Lavender, Lavandula angustifolia (also known as Lavandula officinalis and Lavandula vera) belongs to the Labiatae family. It is hardy shrub and grows to about 1 metre in height. It has narrow leaves and gray-blue flowers. There are many sub-species and varieties of Lavender each producing a different essential oil and they should not be confused with true Lavender as they will have different chemical profiles. Even the chemical composition of the same Lavandula angustifolia plant grown at sea level and at high altitude will be different. Examples of other Lavenders producing essential oils are Lavandula latifolia (Spike Lavender),Lavandula x intermedia (Lavandin) and Lavandula stochas (Maritime Lavender). Although native to the Mediterranean Lavender is now grown all over the world with the major essential oil production being in France, Tasmania, Bulgaria and England. The name lavender is thought to either be derived from the Latin word ‘lavare‘ meaning to wash or the Latin word “lividula” meaning bluish in colour.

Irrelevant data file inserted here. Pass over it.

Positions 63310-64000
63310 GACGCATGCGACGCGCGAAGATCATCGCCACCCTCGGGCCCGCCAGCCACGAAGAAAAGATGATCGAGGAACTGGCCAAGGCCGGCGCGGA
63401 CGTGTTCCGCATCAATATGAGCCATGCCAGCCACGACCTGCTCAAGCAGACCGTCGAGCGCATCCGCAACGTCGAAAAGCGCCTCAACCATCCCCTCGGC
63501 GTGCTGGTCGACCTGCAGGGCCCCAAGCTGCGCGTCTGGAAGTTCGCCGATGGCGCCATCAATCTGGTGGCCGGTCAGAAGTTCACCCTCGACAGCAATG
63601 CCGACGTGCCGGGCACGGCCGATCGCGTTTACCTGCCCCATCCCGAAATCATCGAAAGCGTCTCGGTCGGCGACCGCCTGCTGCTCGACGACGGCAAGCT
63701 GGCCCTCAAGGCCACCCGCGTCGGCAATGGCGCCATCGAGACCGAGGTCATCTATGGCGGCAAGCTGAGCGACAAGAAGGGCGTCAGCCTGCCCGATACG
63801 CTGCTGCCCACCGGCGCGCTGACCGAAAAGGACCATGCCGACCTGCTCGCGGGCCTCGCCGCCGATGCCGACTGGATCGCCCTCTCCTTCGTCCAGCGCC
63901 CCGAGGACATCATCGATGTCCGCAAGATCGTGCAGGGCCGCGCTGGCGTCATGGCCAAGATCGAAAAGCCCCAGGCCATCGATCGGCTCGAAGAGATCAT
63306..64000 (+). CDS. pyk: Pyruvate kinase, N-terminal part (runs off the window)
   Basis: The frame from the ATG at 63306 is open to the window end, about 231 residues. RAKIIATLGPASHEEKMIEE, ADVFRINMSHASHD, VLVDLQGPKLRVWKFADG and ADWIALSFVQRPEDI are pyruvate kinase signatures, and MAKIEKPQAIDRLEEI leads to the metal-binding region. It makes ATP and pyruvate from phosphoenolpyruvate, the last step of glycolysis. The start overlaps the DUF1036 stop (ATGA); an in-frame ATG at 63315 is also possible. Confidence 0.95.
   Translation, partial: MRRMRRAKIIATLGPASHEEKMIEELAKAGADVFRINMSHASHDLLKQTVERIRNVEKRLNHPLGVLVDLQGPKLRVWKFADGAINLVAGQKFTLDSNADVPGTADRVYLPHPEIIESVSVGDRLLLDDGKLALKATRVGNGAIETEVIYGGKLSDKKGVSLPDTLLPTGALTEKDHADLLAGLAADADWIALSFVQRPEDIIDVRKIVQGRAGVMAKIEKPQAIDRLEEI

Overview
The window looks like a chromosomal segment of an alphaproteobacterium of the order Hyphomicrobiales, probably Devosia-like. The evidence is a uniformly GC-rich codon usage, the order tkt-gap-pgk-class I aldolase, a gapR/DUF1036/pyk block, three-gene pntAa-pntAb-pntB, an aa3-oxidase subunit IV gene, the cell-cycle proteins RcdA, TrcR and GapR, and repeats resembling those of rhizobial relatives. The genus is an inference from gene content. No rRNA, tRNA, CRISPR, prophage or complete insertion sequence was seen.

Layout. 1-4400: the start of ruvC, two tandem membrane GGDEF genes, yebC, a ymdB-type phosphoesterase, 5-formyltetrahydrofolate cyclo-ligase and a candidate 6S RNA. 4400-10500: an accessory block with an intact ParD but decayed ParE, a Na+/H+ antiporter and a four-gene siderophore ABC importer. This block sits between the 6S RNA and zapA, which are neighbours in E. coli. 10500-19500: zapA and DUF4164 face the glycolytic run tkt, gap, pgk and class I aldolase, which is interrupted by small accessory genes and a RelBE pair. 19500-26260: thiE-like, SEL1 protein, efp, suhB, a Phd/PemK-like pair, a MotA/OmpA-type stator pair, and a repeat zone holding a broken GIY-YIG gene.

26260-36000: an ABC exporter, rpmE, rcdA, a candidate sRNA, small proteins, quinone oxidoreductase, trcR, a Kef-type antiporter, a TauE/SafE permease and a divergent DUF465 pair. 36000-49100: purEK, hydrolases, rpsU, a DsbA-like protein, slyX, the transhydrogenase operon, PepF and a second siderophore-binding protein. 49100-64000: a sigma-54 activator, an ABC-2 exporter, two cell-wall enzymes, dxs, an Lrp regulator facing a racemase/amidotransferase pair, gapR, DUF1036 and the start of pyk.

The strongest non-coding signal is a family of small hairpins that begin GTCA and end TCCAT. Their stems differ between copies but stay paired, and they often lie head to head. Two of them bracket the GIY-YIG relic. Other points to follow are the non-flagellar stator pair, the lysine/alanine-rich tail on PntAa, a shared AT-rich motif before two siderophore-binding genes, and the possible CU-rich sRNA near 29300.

A colourless – pale yellow essential oils is steam distilled from the flowering tops. The yield of oil is often affected by the weather. Plant material cut on dry, sunny days has a better yield than plant material cut on wet, overcast days. The timing of the harvest is also critical because as the flowers approach full bloom, the percentage of the various different essential oil components changes particularly the amount of linalyl acetate. On average it appears to take about 45 minutes – 1 hour to distill lavender with an essential oil yield of 0.7 – 0.9%. Although this can vary depending on where the Lavender is grown and distilled.
Psychologically lavender is well known for it relaxing, sedating properties. It has traditionally been used for a variety of nervous or psychological ailments including anger, depression, insomnia, hysteria, migraines, mood swings, nervous tension and shock.
On the physiological level it has analgesic, anti-inflammatory, antispasmodic, balancing and calming properties and its use could be considered for burns, colds, coughs, headaches, insect bites, muscle aches and pains and skin irritations (dermatitis, eczema and psoriasis).
Contraindications: Non-toxic and non-irritating on the skin it can be safely used with babies and children. It is suggested that it be avoided in the first trimester of pregnancy.
Ernest Guenther, The Essential Oils, Vol. III, Krieger Publishing, Malabar, Florida 1974
John Kerr, Essential Oil Profile Lavenders, Aromatherapy Today, Vol 8, December 1998
Beverley Hawkins Aromatherapy 101 Course 2000